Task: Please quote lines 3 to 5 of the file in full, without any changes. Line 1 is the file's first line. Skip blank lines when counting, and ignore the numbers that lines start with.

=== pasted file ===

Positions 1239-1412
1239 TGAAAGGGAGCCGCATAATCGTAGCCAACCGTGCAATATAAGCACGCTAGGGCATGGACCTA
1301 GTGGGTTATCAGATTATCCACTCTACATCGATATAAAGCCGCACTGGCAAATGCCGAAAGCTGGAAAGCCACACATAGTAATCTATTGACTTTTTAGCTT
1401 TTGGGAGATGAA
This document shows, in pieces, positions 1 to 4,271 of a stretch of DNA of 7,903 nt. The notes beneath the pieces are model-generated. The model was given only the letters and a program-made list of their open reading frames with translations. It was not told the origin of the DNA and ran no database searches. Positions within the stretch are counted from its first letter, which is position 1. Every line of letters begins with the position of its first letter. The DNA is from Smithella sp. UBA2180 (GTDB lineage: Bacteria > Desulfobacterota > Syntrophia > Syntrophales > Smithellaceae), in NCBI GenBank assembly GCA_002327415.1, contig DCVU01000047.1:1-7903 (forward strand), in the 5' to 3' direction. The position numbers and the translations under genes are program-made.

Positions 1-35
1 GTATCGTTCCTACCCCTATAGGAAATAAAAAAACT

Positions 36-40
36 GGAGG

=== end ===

1301 GTGGGTTATCAGATTATCCACTCTACATCGATATAAAGCCGCACTGGCAAATGCCGAAAGCTGGAAAGCCACACATAGTAATCTATTGACTTTTTAGCTT
1401 TTGGGAGATGAA
This document shows, in pieces, positions 1 to 4,271 of a stretch of DNA of 7,903 nt. The notes beneath the pieces are model-generated. The model was given only the letters and a program-made list of their open reading frames with translations. It was not told the origin of the DNA and ran no database searches. Positions within the stretch are counted from its first letter, which is position 1. Every line of letters begins with the position of its first letter. The DNA is from Smithella sp. UBA2180 (GTDB lineage: Bacteria > Desulfobacterota > Syntrophia > Syntrophales > Smithellaceae), in NCBI GenBank assembly GCA_002327415.1, contig DCVU01000047.1:1-7903 (forward strand), in the 5' to 3' direction. The position numbers and the translations under genes are program-made.